For me, the 3Day actually started on Thursday not Friday when I had to travel down to Framingham to participate in rehearsal for Opening Ceremonies, in which I was to be a flag bearer.  I had to be there at 3:45, so I decided to have lunch with former TWP, Sarah, who completed the walk with me in 2008.  We had an enjoyable time catching up and visiting with another friend from work, Carolyn.  At 3 o'clock I left to head over to Farm Pond where the ceremonies were being held.  Upon arriving I was shocked at how many people were there.  I knew that it was Crew Day, and there were a lot of crew, but I never expected to not be able to find a parking space.  After parking a good distance away, I followed the route over to the stage, reflecting on last year when I walked this same path during the middle of a nor'easter.  The weather was perfect on Thursday.  It was about 80, and there was a beautiful breeze.  I could only hope that the weekend would be just as perfect.

Arriving at the stage, I was greeted by other flag bearers.  They then separated us into groups, with me being placed in the Survivor Circle.  It was here that I met Dina, a young survivor from Andover.  Dina was the captain of Second Wind, another small team that raised a lot of money.  The funny thing is that I had heard of Dina because she and Patty had a mutual friend.  The eight of us women chatted and shared our 3Day experiences.  There were only 2 of these women who had never walked before.  After practicing with our flags, we were finished and were told we could be on our way.  On my way out, I gave a quick wave to Dylan and Alexa who were at Crew Day for Youth Corp.

As I got onto the Pike, I gave Kaitlyn a call to let her know that I was stuck in traffic.  I was on my way to pick her up, so that she could take the party bus with us to Opening Ceremonies.  Mind you, Kaitlyn lives in Waltham, about 20 minutes from Framingham, but she agreed to get up at 3:00AM, so she could be part of the team.  What a good sport!

I arrived at Kaitlyn's house, she said goodbye to her family, and we were on our way.  After we arrived home, we grabbed a quick salad, made sure that we had packed everything, relaxed for a few, and then went to bed a little later than we had expected--10:30.  Much too late when you are getting up before dawn.

Of course, I didn't sleep well.  Do you ever when you have some big event happening?  3AM, came much too quickly.  We threw our clothes on, and were just putting our sneakers on when Patty pulled into the driveway.  We grabbed our gear and were off to Cheryl's where the party bus was meeting us.

As we turned down Cheryl's long driveway, we saw several cars, the awesome party bus, and yep, the film crew!  They must have gotten there around 3!  Patty parked the car, and we headed over to the bus.  Immediately the cameras were on us.  It was blinding, the light was so bright.  As we got on to the bus, I knew this would be a weekend that I would never forget.  We started talking, laughing, and eating macaroons.  Paul, CJ, and Jarrod had become part of our team.  It was like the cameras were not even there.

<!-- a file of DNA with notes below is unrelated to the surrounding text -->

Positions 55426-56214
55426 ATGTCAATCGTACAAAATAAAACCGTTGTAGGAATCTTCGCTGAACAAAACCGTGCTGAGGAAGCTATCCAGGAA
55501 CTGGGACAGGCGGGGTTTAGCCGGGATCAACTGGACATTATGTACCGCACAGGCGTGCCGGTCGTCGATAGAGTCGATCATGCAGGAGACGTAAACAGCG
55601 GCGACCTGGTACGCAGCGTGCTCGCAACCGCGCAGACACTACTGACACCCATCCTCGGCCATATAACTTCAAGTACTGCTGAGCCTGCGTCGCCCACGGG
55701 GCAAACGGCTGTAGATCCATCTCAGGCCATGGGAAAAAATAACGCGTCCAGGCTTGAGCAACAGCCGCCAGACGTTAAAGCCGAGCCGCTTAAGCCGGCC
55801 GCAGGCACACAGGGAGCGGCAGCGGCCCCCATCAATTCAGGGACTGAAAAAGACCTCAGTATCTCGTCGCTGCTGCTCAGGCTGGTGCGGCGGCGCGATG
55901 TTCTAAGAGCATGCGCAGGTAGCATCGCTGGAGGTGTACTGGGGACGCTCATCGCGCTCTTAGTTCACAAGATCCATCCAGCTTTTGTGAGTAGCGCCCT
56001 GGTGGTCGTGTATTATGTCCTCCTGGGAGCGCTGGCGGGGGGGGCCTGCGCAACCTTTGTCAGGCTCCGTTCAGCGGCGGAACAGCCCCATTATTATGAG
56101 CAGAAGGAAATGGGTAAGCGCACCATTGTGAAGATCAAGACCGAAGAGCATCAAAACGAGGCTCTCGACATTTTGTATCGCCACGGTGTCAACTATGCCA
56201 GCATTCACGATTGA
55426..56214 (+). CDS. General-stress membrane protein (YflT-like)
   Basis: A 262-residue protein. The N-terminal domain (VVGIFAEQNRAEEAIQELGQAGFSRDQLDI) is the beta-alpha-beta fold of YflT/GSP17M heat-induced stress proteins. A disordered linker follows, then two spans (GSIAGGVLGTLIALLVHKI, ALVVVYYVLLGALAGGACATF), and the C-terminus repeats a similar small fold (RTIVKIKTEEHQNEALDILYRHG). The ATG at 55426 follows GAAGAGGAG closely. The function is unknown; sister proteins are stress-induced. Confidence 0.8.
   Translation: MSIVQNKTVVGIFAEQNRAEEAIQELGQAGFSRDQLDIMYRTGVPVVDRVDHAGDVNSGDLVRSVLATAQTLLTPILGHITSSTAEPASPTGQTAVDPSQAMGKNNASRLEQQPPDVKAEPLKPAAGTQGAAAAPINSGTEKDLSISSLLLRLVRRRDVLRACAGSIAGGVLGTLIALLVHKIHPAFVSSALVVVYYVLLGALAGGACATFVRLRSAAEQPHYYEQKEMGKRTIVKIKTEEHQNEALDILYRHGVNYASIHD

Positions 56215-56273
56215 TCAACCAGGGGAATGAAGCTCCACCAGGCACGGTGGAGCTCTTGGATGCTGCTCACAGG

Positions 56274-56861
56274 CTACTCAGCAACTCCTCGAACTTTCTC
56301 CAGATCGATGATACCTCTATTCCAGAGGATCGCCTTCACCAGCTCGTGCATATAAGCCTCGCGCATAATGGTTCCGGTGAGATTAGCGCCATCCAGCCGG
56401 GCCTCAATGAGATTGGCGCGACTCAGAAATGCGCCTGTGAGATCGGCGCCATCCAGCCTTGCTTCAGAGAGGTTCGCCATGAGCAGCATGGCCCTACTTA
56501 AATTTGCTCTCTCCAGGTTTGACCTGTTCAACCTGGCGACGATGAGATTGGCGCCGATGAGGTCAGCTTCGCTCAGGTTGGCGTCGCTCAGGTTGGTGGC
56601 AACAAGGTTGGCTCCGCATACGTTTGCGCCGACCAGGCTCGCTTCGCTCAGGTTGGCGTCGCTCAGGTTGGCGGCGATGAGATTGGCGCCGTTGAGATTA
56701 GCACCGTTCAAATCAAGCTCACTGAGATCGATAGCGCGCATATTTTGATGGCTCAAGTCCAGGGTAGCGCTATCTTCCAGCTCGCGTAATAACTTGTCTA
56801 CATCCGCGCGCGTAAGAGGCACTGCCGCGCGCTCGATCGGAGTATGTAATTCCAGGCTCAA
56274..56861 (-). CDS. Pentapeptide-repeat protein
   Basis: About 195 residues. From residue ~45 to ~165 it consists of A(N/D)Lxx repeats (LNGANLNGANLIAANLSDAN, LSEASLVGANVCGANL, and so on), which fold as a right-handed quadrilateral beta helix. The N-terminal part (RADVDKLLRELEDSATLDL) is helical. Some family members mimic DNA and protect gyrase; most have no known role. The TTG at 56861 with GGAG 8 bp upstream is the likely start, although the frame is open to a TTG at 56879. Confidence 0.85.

We arrived in Framingham at O'Dark:30, which is 3Day time for Opening Ceremonies.  The sun was just coming up, and I knew it was going to be a good day.  Dylan was there to load up our gear, and Alexa was further down waiting for us, with beads in hand.  Something that you may not know about the 3Day, is that all along the route, supporters give out Mardi Gras beads, stickers, and pins.  You wear them, or place them on your lanyard, and by the end of the walk, you look like you belong in New Orleans.

As we walked over to Farm Pond, we stopped in at the tent which held the Opening Ceremonies flag.  It was a long piece of rope with hundreds of small strips hanging off of it, almost like miniature banners.  It was here that we waited as Patty wrote her mom's name down, and we wrote the names of those who are meaningful to us.  From there, we took a few photos and waited for our journey to begin.

Right before I had to go behind the stage for Opening Ceremonies, my friend Gail showed up.  Gail has seen me through all stages of my life in recent years.  During the 3Day she became affectionately known as the "macaroon lady" because she makes the best chocolate chip macaroons, and was kind enough to make some for the team.  Her parents reside in Framingham, and she decided to come over to see me, Theresa, and Gretchen off.  It meant the world to me to have her there.

While I was waiting back stage, who comes up with a pink swim noodle decorated with TWP all over it, but Tracy!  Seeing her there brought back all the memories of last year, the torrential rain, and all.  It was bittersweet.  I was thrilled that she was there, but so sad that she was not walking.  We spent a few minutes chatting, and then it was time for the Ceremonies to begin.

Being a flag bearer was indescribable, as was most of the walk this year.  I was given the "love" flag to carry and couldn't have been happier.  As I walked across the stage, and up to the Survivor Circle, I looked to my left, and there were all of my teammates, most of them with tears streaming down their faces.  Wow!  The feeling of admiration I have for these nine women just washed over me.  As I stood in the circle looking down at them, I just wanted to scream, "Thank you!  You have made me a better person, and have made the world a better place!"  I know it sounds corny and cliche, but to me it was so true.  When I walked off the stage, I headed onto the street to wait for my team.  Once again, there was Tracy waiting to cheer me on--a true friend.

I was thrilled when I saw my team dancing along the path leading up to where I was.  We immediately hugged and were on our way--3 days, 60 miles.

When we first started this journey, we made a conscious decision to walk as a team--no woman left behind.  We knew that this would often be challenging for us, but it was so important.  That was what made this year so powerful to me.  It is so rare to have 10 women get along so well, and support each other in every way possible.  That is exactly what we did.